When I started this challenge, I had a few things in mind that I hoped for – I hoped people would give me stuff I needed to see but hadn’t gotten around to, stuff that I wouldn’t have sought out on my own, stuff I thought I would dislike and end up loving, and stuff I’d never heard of, with a particular hope that I’d get some classic-era stuff I hadn’t heard of, which can be a difficult feat. Well, this week did it, and I’m very glad it did.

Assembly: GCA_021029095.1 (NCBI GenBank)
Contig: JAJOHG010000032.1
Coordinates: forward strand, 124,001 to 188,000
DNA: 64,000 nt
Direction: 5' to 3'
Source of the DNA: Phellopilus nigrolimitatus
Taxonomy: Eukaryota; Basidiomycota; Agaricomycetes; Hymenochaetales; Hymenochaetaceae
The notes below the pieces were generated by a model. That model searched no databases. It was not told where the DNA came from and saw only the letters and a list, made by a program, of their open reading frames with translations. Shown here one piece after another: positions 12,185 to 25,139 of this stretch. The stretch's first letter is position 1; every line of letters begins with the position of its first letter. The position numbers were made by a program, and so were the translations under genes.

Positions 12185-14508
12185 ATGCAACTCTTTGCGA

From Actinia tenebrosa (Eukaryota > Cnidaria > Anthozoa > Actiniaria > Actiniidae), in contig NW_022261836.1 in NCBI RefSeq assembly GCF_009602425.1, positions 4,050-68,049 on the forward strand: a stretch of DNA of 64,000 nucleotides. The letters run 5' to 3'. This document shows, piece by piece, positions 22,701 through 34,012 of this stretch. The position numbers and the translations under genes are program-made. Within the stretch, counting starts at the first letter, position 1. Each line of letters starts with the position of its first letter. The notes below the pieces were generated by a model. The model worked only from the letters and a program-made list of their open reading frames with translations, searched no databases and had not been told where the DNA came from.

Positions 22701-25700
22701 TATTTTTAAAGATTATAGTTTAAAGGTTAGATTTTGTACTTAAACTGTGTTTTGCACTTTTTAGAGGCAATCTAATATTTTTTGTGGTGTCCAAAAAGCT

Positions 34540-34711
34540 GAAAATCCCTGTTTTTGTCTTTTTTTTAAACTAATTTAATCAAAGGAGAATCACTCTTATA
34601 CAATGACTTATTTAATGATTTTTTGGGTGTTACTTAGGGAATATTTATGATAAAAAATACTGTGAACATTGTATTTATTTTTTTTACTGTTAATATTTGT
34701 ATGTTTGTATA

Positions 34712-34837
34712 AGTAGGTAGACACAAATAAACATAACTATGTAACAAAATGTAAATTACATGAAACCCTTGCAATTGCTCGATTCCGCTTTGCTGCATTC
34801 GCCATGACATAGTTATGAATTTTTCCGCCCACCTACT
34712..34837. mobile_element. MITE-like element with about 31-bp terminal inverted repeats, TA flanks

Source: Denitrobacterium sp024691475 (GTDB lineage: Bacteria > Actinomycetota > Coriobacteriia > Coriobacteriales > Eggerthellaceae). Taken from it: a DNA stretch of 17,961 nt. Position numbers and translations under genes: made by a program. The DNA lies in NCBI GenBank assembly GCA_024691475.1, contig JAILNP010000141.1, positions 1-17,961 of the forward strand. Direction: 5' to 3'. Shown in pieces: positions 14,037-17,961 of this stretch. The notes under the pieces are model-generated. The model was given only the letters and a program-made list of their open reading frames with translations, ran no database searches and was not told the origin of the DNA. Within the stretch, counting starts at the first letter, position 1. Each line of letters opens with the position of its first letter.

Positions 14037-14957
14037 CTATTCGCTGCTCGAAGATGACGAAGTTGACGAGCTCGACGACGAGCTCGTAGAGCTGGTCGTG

Despite having a stellar pedigree – directed by William Wyler, written by Preston Sturges, starring a luminous Margaret Sullavan and a great supporting cast – this film seems to have gone under the radar quite a bit. Sullavan is Luisa Ginglebusher (a Sturges last name if ever I heard one), a girl who’s grown up in an orphanage her whole life, but leaves to take a job as an usherette at a theatre…but all that’s by the by. Once she’s out in the world, it doesn’t take long for her to be surrounded by men. She keeps the advice of orphanage director Beulah Bondi to be careful in her “dealings with the male gender,” but is also led by her admonition to do a good deed every day.